How to clean a dog collar and walking gear

how to clean a dog collar
(Image credit: @Roberto Lopez on Unsplash)

Have you ever thought about how to clean a dog collar? It’s generally clear to any owner when our dogs need a bit of a clean up – their fur looks tangled, they have muddy feet or they’re a bit smelly! 

Most of us also wash or clean dog beds regularly. Keeping equipment clean will not only be more comfortable for your pet but is also more hygienic and helps to stop dirt and hair spreading. It’s one of those jobs that’s best done regularly rather than once a year, so here’s our guide on how to clean a dog collar and their full walking gear for pets and owners that are always on the go. 

How to clean dog collars, leashes and harnesses

What you need to do to clean your dog’s collar, harness and leash depends on what they’re made of, so we’ve broken our guide down into different types of material.

When you clean your dog’s collar, it’s a good idea to take off any identity tags first so they don’t get damaged – remember to put them back on afterwards!  Collars and harnesses should be completely dry before they go back on your dog as damp kit can be uncomfortable.

Nylon: nylon equipment is the easiest to clean. You can either wash it by hand in the sink with a little hyposensitive laundry detergent or put it in the washing machine on a ‘delicates’ cycle. If you do put your dog’s collar in the machine, it’s a good idea to put it in a laundry bag to prevent the metal fittings from banging against the door. If you don’t have a laundry bag, you could use a pillow slip or a sock, tied up tightly with a boot lace.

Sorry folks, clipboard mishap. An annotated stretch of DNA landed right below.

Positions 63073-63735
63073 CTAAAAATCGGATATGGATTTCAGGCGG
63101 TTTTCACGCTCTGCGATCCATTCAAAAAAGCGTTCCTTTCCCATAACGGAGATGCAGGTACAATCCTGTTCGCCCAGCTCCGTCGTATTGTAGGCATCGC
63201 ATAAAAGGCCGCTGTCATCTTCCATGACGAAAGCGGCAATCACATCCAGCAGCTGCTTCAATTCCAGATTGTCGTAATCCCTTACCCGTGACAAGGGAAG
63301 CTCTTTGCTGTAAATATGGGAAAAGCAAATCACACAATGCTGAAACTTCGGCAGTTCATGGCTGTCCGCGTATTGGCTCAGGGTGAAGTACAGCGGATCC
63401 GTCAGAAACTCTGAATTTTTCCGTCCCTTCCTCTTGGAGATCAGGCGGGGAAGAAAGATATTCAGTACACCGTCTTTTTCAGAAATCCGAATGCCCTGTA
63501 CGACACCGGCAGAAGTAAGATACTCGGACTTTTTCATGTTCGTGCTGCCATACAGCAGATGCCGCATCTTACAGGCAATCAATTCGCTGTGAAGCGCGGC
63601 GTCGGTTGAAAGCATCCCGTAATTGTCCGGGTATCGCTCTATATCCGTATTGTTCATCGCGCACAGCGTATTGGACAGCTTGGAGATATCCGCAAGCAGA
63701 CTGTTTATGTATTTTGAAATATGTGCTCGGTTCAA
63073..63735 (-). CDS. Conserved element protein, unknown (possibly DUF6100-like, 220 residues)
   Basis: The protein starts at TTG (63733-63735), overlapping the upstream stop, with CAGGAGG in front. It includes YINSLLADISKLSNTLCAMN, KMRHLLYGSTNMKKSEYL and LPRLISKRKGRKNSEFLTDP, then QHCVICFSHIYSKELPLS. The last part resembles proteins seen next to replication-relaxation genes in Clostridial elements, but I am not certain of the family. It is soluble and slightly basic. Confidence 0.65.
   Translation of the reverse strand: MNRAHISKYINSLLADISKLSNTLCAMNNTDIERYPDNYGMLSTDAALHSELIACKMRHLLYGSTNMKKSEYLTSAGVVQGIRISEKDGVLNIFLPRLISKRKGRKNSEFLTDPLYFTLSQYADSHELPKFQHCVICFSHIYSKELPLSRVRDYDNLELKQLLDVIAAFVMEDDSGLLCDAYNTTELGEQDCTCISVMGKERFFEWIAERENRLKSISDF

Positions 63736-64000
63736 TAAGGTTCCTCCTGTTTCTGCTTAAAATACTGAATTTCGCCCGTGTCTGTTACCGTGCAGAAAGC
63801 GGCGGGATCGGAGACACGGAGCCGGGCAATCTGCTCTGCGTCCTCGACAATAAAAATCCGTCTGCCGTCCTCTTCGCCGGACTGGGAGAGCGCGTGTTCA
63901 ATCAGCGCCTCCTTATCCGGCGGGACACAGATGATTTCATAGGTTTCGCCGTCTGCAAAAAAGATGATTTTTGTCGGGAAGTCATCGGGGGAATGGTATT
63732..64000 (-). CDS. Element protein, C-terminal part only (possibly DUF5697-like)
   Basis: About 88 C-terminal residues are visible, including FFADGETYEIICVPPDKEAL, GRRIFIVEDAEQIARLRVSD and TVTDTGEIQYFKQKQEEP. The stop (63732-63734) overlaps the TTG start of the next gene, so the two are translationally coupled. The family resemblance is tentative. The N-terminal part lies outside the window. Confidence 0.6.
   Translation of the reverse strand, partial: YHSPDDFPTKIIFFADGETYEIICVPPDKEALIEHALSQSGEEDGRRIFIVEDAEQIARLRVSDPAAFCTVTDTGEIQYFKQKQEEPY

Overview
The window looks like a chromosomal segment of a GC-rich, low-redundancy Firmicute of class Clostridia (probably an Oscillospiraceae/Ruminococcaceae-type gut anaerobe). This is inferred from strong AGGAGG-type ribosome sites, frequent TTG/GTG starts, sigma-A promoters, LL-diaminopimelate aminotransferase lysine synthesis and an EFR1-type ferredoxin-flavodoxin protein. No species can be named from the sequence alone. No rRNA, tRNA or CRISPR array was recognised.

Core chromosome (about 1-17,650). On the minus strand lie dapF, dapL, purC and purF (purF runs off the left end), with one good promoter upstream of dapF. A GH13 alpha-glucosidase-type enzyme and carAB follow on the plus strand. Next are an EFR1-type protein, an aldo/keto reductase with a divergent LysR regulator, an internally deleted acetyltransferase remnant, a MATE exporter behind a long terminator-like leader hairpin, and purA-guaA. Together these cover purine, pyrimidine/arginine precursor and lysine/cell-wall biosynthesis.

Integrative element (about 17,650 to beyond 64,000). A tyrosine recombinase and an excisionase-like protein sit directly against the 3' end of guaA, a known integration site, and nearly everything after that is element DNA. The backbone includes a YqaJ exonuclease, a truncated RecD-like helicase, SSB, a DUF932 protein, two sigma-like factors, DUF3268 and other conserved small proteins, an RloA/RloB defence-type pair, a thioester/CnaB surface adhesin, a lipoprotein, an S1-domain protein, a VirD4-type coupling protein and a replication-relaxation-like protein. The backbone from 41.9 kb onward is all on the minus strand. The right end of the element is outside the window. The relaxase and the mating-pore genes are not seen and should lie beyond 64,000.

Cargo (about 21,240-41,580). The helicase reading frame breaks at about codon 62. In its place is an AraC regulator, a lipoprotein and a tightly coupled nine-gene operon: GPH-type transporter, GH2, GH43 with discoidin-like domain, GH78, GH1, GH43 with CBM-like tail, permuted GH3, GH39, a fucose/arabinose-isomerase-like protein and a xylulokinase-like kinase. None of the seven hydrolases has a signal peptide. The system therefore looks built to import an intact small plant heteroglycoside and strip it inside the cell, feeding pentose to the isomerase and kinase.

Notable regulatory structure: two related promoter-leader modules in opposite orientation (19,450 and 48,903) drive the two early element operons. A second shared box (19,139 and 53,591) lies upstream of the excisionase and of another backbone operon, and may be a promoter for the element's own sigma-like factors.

Leather: leather is a little more tricky to look after, but looks beautiful when it’s done and will last for many years. If you use a leather dog collar, leash or harness it’s important to look after it properly, as leather hardens and cracks if it gets too dry which can be uncomfortable for your pet. Clean the surface with a damp sponge squeezed almost dry, then rub in a little saddle soap to keep the leather soft and supple. Don’t put wet leather on a radiator to dry as the heat will dry it out and cause it to crack – leather should be left to dry out naturally before treating.

Fabric: there are some beautiful collars and leashes on the market these days, made with anything from cotton to Harris Tweed. Care of these varies, so check the label before you do anything. You should be able to wash most fabric collars by hand with warm water and laundry detergent (always choose one that’s suitable for sensitive skin). Tweed collars may need to be sponged and then brushed rather than immersed.

Metal: all-metal collars can go through the dishwasher on a hot cycle and will come out sparkling. Never use this approach with leather collars, though.

How to deodorize a dog collar

Dogs love rolling in stinky things – and as owners, we’re less than keen on the consequences! If your beloved pooch comes in with a caked collar, it’s time for drastic measures.